The last time I encountered Nicholas Carr was when I read his IT Doesn’t Matter in my Global IT Management class (later extended to his first book Does IT Matter?). It must’ve been the dearth of compelling arguments that never converted my thoughts to agree with his theories. He questioned whether IT delivers as much as it costs to implement it. In The Big Switch, Carr once again attempts to paint a pretty picture about how the roles of IT ought to be. Let’s just say he failed to “big switch” me to agree with him.
The book starts off with historical references such as the advent of the irrigation system and electricity, and how these different technologies contributed to establishing a basis for other economic activities in our society. He takes this example from the 20th century and makes an analogy to the advancements of computing in the 21st century. “World wide computer”, he proposes, will be the term that will be coined to a computing system that will allow individuals to access infinite information and computing power, anywhere, anytime. Basically, he theorizes that the current IT infrastructure will erode away as more and more people take direct control of processing, managing, and accessing information… An extra notch up from the whole cloud computing concept, perhaps? Will the big switch be a mass consolidation of data centers? No more corporate-owned IT ? Carr questions if this phenomenon, if it does come true, will eliminate IT jobs than create them.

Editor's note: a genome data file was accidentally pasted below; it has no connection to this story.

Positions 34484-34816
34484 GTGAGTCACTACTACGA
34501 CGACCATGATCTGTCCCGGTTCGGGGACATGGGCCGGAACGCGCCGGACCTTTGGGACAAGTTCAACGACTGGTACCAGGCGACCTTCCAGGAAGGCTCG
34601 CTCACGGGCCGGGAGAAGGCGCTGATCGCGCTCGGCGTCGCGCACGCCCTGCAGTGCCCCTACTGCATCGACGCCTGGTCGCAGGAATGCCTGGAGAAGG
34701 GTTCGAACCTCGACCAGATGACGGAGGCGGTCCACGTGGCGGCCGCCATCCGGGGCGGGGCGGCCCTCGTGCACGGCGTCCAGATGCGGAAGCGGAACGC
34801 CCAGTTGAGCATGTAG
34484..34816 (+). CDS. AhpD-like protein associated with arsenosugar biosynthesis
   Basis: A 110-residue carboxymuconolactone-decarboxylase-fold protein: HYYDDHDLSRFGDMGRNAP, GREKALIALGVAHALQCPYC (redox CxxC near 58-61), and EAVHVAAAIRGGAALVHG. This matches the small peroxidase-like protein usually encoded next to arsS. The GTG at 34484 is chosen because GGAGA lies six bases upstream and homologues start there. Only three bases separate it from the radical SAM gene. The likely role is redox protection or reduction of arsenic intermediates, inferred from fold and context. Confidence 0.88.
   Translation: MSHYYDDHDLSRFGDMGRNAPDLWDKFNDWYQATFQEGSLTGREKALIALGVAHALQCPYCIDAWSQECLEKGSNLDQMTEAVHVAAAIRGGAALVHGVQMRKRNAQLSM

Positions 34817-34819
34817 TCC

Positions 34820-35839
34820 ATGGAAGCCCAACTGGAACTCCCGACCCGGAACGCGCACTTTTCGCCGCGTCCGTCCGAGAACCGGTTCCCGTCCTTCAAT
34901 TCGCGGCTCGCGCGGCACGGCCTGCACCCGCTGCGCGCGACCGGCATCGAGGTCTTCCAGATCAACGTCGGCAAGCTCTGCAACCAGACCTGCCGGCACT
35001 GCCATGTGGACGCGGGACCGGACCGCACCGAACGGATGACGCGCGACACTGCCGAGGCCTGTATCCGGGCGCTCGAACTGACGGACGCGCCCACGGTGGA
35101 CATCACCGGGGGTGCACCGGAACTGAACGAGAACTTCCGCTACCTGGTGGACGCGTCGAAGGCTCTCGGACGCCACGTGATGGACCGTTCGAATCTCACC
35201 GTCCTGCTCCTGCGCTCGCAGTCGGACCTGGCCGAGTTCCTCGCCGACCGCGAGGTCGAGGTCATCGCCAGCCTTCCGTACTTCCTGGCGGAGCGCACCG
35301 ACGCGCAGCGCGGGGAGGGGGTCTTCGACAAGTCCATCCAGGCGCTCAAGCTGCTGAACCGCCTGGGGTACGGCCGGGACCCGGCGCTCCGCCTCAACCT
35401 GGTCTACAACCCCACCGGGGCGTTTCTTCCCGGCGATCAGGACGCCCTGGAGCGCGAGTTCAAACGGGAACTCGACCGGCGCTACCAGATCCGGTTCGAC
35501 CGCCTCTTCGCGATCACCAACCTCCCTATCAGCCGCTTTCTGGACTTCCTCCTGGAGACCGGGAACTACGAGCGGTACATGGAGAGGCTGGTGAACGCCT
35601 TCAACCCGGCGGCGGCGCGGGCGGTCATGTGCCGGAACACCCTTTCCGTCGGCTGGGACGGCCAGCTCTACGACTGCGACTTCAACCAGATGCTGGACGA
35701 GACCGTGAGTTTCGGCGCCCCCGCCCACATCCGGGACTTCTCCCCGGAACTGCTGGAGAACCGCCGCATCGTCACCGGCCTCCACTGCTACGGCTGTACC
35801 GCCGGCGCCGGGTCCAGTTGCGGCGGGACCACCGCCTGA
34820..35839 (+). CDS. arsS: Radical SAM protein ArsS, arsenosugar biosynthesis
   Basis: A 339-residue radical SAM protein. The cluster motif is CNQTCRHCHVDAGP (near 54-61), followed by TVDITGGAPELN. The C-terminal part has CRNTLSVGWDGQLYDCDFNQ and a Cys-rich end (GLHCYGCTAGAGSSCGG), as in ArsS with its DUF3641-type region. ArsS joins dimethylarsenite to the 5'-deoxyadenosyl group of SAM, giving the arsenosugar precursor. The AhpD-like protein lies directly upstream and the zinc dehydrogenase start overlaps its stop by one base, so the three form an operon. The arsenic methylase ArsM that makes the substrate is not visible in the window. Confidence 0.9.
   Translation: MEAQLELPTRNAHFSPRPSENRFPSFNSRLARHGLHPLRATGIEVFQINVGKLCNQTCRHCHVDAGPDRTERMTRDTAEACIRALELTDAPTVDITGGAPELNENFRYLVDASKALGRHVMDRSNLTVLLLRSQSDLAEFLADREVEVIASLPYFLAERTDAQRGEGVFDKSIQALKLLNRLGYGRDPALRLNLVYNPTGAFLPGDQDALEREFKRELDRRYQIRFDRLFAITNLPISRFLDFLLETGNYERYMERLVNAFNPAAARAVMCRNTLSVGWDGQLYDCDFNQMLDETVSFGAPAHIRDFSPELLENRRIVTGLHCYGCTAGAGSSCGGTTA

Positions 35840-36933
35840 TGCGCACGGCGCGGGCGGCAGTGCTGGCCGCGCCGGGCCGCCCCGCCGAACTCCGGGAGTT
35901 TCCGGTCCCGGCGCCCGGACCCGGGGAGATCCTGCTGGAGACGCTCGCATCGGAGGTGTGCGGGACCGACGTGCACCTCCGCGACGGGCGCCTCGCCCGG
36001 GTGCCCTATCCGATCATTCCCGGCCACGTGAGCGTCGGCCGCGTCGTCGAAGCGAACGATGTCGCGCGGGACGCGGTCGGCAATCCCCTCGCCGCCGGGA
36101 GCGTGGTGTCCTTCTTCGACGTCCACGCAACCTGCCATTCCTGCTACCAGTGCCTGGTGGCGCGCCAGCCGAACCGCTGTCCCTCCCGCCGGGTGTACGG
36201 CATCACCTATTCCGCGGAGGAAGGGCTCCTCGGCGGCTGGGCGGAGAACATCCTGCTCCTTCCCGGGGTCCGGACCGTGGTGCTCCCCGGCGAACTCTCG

Of course, technology is becoming more pervasive and ubiquitous today (as it is with water and electricity, according to Carr) but… this doesn’t mean that technology is suddenly going to become intangible and floating. Ten years from now, even if cloud computing plus Carr’s utopian ideas becomes a widely accepted “utility”, I’m sure we will find other ways to keep “real technology” intact.
dee’s rec: 3/5